On January 6, 1941, President Franklin D. Roosevelt delivered his “Four Freedoms” speech. He declared that no American should ever be deprived of four basic freedoms: Freedom of Speech, Freedom of Religion, Freedom from Want, and Freedom from Fear. In 1943 Norman Rockwell of Arlington, Vermont illustrated these ideas in paintings. First published in the Saturday Evening Post and then as posters, the images became famous symbols of these American ideals. The government printed and distributed millions of the posters throughout the country to bolster Americans’ morale during the war years.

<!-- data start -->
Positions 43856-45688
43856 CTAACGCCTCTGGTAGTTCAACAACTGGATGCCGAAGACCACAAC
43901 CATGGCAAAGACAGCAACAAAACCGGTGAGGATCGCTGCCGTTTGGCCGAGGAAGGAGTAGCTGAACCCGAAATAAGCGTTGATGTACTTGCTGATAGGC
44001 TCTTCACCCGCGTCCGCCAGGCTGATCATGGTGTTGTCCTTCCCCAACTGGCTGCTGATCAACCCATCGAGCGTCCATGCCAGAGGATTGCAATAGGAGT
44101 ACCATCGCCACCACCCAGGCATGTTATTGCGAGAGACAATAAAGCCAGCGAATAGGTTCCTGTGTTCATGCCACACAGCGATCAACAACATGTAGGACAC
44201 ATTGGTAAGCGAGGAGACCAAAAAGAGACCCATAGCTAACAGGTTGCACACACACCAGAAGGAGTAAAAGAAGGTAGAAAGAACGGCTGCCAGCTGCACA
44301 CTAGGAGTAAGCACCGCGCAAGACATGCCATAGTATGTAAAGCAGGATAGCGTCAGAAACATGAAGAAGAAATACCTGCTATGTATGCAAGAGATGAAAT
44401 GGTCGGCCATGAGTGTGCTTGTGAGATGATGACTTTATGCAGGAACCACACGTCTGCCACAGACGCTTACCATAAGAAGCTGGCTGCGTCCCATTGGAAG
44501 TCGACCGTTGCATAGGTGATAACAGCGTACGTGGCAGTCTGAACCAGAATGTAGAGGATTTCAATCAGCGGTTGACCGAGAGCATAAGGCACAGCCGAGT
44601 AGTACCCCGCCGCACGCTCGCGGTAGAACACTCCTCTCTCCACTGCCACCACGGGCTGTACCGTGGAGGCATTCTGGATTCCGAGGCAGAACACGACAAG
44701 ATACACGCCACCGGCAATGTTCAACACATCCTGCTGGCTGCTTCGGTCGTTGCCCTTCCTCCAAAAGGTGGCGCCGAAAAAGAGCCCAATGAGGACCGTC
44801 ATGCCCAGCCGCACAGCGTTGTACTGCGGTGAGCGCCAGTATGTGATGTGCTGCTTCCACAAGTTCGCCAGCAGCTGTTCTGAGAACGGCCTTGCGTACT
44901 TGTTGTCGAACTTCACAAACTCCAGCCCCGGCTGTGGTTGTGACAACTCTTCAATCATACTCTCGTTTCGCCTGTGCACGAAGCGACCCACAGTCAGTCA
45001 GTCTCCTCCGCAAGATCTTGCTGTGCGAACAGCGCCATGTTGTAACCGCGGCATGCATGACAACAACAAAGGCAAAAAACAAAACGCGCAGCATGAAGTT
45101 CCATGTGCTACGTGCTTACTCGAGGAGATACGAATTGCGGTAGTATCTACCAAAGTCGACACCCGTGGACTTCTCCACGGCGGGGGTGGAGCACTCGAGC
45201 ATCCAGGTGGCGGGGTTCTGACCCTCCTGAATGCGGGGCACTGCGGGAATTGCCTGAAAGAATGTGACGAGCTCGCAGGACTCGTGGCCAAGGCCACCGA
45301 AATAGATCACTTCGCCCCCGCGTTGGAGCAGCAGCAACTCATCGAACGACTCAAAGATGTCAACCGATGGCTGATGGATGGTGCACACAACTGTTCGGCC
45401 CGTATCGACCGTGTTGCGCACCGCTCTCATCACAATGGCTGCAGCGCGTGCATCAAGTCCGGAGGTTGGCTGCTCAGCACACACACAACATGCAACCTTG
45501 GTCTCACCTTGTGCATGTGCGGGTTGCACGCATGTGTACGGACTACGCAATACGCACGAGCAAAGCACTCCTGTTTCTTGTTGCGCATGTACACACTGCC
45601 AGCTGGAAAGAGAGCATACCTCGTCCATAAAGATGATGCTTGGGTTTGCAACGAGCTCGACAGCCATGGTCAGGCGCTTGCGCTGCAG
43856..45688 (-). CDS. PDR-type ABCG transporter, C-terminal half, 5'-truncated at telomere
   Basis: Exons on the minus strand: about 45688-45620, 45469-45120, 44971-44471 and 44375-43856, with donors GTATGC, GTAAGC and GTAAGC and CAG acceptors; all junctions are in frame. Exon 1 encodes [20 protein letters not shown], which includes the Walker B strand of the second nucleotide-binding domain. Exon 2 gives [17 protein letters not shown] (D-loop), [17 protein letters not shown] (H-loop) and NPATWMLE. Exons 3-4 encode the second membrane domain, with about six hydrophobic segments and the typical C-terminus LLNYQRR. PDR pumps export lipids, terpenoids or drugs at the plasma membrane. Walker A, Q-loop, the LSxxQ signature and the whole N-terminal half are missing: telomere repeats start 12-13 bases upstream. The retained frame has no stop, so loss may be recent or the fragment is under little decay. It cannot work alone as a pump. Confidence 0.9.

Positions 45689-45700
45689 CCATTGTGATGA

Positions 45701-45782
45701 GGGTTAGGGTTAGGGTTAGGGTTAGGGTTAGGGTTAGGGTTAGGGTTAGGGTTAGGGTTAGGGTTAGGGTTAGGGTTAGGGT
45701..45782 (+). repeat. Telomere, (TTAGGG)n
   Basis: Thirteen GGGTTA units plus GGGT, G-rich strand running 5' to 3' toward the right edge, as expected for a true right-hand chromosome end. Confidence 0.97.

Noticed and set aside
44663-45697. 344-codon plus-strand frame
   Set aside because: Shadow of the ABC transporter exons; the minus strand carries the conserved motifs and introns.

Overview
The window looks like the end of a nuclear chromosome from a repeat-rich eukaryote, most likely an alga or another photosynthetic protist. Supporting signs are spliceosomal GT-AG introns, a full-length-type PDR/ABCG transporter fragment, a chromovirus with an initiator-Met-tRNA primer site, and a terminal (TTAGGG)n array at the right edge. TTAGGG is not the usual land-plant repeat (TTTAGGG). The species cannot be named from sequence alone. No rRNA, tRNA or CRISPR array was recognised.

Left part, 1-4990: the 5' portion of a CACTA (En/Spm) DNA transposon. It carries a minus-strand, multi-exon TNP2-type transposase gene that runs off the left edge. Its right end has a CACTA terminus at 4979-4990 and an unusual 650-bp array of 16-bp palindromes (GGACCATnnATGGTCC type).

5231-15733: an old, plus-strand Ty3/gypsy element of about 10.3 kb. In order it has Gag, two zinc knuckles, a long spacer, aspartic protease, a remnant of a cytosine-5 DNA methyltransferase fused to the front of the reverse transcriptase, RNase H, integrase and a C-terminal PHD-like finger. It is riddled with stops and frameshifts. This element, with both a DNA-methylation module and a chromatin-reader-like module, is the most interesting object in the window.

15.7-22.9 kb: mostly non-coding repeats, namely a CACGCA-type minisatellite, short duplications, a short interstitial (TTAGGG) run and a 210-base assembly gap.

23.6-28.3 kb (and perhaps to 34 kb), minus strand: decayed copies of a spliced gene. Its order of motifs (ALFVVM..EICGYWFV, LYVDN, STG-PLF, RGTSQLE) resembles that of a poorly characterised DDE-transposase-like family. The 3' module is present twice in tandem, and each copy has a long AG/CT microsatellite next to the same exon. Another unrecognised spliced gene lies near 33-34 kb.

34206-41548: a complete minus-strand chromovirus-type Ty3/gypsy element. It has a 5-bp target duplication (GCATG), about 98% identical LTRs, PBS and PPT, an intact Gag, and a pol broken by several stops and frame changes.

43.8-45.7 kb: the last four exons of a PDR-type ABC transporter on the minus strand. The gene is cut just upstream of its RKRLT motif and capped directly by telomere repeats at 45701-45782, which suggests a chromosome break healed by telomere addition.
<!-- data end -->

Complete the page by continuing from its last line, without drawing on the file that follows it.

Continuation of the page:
Wartime messages pervaded every aspect of American life—in schools, churches, stores, businesses, factories, post offices, train and bus stations, and theaters. At home readers found stories or advertisements about the war and the home front on almost every magazine and newspaper page. Radio, the primary communications tool of the era, broadcast news as well as popular songs and programs about the war effort.
Many materials contained straightforward explanations of how and why specific wartime policies and programs were needed. Just as many, though, played on the emotions of love, pride, patriotism, fear, hatred, racism, and revenge. By today’s standards these messages may seem naive, scary, or prejudiced, but they helped keep people focused on winning the war.
Copyright 2006, Vermont Historical
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